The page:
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Page:Popular Science Monthly Volume 65.djvu/364

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360
POPULAR SCIENCE MONTHLY.

DEXTRALITY AND SINISTRALITY.
By Dr. GEORGE M. GOULD,

PHILADELPHIA.

THE theories that have been advanced as to the origin of dextrality and sinistrality are:

1. A natural provision. (Sir Charles Bell, and others.)
2. The left-sided location of the heart. (Referred to by Wilson.)
3. A greater supply of nerve force to the muscles because of an earlier and greater development of the brain upon one side. (Professor Gratiolet.)
4. Obstruction to the flow of blood in the vena cava, by the pulsation of the aorta. (Dr. Barclay.)
5. Inspiration produces, mechanically, a superior efficacy of the muscles of the right side. (Professor Buchannan.) This theory is based upon the observation of the anatomic peculiarities of the liver, lungs, etc., and their supposed influence upon the center of gravity of the body. (So far as pertains to the center of gravity, the theory has been adopted by Dr. Struthers and by Dr. Allis.)
6. The center of gravity theory. The influence of the weight of the viscera of the two sides of the body, upon the position of the center of gravity. (Dr. Struthers, accepted by Buchanan, Allis, etc.)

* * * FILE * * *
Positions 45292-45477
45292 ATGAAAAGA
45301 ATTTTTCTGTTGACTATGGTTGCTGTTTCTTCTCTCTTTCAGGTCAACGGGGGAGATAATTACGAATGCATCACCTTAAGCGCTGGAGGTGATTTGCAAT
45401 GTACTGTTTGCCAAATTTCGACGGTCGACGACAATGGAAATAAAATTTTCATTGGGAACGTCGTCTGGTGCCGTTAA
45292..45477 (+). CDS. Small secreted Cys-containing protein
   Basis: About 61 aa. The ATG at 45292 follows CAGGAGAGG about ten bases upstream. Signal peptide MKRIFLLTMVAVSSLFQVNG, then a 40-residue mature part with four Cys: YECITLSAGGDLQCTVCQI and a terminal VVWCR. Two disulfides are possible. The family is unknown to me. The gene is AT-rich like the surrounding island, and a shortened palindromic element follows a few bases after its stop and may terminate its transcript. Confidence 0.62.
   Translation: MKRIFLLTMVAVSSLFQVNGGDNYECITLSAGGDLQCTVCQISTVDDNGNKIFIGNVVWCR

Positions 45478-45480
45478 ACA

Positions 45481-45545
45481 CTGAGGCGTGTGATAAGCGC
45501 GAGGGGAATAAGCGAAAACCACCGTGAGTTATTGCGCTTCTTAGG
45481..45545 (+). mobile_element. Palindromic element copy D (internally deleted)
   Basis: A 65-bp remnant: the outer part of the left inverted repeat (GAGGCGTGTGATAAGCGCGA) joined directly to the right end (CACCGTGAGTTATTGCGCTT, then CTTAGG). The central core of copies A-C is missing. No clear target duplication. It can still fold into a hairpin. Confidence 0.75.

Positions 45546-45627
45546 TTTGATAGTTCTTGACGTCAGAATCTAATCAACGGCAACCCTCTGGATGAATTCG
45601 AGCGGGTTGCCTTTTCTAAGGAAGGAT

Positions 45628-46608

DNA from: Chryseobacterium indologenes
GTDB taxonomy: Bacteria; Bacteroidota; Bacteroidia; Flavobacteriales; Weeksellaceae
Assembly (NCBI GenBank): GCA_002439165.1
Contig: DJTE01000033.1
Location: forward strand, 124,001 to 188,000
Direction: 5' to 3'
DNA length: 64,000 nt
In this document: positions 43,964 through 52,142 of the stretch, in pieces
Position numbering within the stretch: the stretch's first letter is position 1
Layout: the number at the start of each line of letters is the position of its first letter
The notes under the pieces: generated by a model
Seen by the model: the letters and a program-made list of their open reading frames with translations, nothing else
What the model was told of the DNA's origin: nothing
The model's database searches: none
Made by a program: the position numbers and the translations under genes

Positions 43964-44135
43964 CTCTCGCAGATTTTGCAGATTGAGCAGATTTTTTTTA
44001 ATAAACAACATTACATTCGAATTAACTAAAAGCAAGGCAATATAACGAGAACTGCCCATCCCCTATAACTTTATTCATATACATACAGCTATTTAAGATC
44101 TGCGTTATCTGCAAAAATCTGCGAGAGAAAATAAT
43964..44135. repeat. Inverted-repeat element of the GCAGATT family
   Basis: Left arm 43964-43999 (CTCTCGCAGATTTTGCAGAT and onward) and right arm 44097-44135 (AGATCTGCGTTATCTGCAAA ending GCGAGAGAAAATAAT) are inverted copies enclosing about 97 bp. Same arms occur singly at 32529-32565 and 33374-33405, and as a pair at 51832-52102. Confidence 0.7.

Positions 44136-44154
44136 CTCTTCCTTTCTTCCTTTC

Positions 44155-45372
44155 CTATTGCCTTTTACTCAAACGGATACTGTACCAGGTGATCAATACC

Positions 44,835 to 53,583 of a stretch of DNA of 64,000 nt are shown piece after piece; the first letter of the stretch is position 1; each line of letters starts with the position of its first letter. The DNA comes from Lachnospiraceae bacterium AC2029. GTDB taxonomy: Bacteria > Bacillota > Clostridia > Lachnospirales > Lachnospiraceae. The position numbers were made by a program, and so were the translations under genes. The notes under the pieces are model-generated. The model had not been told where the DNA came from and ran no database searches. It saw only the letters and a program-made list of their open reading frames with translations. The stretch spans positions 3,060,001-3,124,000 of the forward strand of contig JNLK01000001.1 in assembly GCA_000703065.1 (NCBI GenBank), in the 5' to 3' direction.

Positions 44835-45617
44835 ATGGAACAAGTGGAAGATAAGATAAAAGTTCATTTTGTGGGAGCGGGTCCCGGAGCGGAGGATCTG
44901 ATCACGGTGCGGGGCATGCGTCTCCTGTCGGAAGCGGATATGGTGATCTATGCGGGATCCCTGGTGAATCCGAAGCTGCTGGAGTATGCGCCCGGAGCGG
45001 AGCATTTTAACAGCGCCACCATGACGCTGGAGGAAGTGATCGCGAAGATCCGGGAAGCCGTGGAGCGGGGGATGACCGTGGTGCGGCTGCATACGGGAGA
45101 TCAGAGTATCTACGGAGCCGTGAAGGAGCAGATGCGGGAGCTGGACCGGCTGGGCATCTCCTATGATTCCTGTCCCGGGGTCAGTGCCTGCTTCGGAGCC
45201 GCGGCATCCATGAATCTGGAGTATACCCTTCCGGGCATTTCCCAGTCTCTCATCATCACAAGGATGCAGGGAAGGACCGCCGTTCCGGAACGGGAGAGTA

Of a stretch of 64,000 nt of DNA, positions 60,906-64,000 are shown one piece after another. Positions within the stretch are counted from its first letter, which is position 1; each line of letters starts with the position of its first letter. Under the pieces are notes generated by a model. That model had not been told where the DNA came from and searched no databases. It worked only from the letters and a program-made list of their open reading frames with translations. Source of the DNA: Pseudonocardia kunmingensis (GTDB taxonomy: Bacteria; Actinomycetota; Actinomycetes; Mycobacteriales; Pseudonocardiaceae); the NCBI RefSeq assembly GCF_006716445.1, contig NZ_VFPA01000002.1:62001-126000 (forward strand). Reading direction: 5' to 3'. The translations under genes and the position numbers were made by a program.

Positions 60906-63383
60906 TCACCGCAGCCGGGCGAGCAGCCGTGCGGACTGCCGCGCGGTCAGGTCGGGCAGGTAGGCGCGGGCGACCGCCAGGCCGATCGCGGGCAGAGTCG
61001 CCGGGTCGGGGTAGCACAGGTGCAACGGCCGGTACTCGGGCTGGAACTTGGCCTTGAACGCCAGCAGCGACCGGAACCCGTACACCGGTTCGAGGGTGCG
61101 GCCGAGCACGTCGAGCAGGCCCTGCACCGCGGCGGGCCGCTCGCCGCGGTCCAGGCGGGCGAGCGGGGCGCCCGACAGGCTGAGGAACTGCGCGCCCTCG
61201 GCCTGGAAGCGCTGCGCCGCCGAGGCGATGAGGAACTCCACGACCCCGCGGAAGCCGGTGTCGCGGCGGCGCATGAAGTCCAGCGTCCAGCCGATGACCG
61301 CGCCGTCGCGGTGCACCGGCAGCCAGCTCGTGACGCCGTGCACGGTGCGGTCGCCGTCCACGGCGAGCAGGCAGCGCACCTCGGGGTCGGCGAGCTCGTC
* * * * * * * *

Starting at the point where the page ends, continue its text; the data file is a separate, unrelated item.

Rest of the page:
7. The origin of the subclavian arteries, the left before the right in the-left-handed, with superiority of blood-supply to certain structures. (Professor Hyrtl.)
8. The development of one cerebral hemisphere more than the other. (Wilson.)
9. The Topsy theory—'just growed.'

These theories merit little argument in rebuttal. No. 3 and No. 8 are essentially the same, and, of course, are mere avoidances of an explanation. No. 2, No. 4, No. 5, No. 6 and No. 7 are not based upon facts, and contain fallacies of observation, rendering them at least of insufficient reach and validity. No. 9 is almost as good as any or all of the rest, and we are left with the frank confession of Dr. Struthers, that the mystery 'has baffled satisfactory explanation.' Carlyle said it was 'a question not to be settled, not worth asking except as a kind of riddle.' It is, however, of great and practical importance in medicine and in social life.

In a large way and notwithstanding a certain number of exceptions, it is an illuminating truth of biology that 'the ontogeny repeats the